I was with her so far. It was the conclusions that Daisy then goes on to draw about facts, schemata and the curriculum that puzzled me. The aha! moment came when I re-read her comments on Bloom’s taxonomy of educational objectives. Bloom adopts a concept that’s important in many fields, including information theory and cognitive psychology. It’s the concept of levels of abstraction, sometimes referred to as levels of granularity.
levels of abstraction
Levels of abstraction form an integral part of some knowledge domains. Chemists are familiar with thinking about their subject at the subatomic, atomic and molecular levels; biologists with thinking about a single organism at the molecular, cellular, organ, system or whole body level; geographers and sociologists with thinking about a population at the household, city or national level. It’s important to note three things about levels of abstraction:
First, the same fundamental entities are involved at different levels of abstraction. The subatomic ‘particles’ in a bowl of common salt are the same particles whether you’re observing their behaviour as subatomic particles, as atoms of sodium and chlorine or as molecules of sodium chloride. Cells are particular arrangements of chemicals, organs are particular arrangements of cells, and the circulatory or respiratory systems are particular arrangements of organs. The same people live in households, cities or nations.
Secondly, entities behave differently at different levels of abstraction. Molecules behave differently to their component atoms (think of the differences between sodium, chlorine and sodium chloride), the organs of the body behave differently to the cells they are built from, and nations behave differently to the populations of cities and households.
Thirdly, what happens at one level of abstraction determines what happens at the next level up. Sodium chloride has its properties because it’s formed from sodium and chlorine – if you replaced the sodium with potassium you’d get a chemical compound that tastes very different to salt. And if you replaced the cells in the heart with liver cells you wouldn’t have a heart, you’d have a liver. The behaviour of nations depends on how the population is made up.
The levels of abstraction Bloom uses in his taxonomy are (starting from the bottom) knowledge, comprehension, application, analysis, synthesis and evaluation. In her model of cognition Daisy refers to several levels of abstraction, although she doesn’t call them that and doesn’t clearly differentiate between them. That might be intentional. She describes Bloom’s taxonomy as a ‘metaphor’ and says it’s a misleading one because it implies that ‘the skills are somehow separate from knowledge’ and that ‘knowledge is somehow less worthy and important’ (p.21). Whether Bloom’s taxonomy is accurate or not, it looks as if Daisy’s perception of it as a ‘metaphor’, and her focus on the current popular emphasis on higher-level skills mean that she overlooks the core principle implicit in Bloom’s taxonomy that you can’t evaluate without synthesis, or synthesise without analysis or analyse without application or apply without comprehension. And you can’t do any of those things without knowledge. The various processes are described as ‘lower’ and ‘higher’ not because a value judgement is being made about their importance or because they involve different things entirely, but because the higher ones are derived from the lower ones in the taxonomy.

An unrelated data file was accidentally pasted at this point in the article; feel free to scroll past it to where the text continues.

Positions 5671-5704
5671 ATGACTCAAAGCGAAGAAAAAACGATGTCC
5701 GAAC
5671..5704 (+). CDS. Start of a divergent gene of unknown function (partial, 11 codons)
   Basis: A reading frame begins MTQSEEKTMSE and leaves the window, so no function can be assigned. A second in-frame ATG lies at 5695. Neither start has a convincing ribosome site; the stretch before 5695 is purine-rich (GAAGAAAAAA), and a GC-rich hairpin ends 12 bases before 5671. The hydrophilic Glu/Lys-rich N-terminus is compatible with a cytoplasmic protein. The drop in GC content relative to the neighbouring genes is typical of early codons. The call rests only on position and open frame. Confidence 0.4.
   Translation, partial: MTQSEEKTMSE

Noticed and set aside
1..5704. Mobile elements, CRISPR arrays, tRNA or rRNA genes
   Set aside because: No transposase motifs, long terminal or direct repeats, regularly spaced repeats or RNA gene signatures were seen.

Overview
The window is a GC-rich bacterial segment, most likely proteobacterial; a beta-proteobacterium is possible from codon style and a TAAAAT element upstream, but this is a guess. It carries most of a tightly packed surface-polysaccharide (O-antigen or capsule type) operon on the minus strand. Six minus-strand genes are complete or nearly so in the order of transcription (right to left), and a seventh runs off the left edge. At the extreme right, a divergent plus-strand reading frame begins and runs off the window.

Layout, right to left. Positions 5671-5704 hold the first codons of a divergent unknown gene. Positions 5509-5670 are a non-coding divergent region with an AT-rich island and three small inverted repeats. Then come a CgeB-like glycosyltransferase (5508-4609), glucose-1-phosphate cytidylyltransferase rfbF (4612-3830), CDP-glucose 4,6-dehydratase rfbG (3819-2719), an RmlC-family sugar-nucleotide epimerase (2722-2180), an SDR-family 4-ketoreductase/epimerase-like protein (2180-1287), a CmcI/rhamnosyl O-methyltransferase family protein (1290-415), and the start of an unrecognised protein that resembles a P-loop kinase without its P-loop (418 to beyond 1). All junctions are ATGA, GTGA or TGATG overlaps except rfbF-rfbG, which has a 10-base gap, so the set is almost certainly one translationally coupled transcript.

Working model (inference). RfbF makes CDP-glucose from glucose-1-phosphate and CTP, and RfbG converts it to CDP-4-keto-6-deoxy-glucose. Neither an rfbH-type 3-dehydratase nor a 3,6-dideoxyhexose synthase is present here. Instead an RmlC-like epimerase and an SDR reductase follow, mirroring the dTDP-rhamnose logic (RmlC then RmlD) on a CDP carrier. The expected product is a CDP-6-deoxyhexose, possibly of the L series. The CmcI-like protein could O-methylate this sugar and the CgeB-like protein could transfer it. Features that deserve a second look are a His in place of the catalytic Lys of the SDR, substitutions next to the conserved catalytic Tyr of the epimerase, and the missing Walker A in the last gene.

It’s possible, of course, that educational theorists have also got hold of the wrong end of the stick and have seen Bloom’s six levels of abstraction not as dependent on one another but as independent from each other. Daisy’s comments on Bloom explained why I’ve had some confusing conversations with teachers about ‘skills’. I’ve been using the term in a generic sense to denote facility in handling knowledge; the teachers have been using it in the narrow sense of specific higher-level skills required by the national curriculum.
Daisy appears to be saying that the relationship between knowledge and skills isn’t hierarchical. She provides two alternative ‘metaphors’; ED Hirsch’s scrambled egg and Joe Kirby’s double helix representing the dynamic, interactive relationship between knowledge and skills (p.21). I think Joe’s metaphor is infinitely better than Hirsch’s but it doesn’t take into account the different levels of abstraction of knowledge.
Bloom’s taxonomy is a framework for analysing educational objectives that are dependent on knowledge. In the next post, I look at a framework for analysing knowledge itself.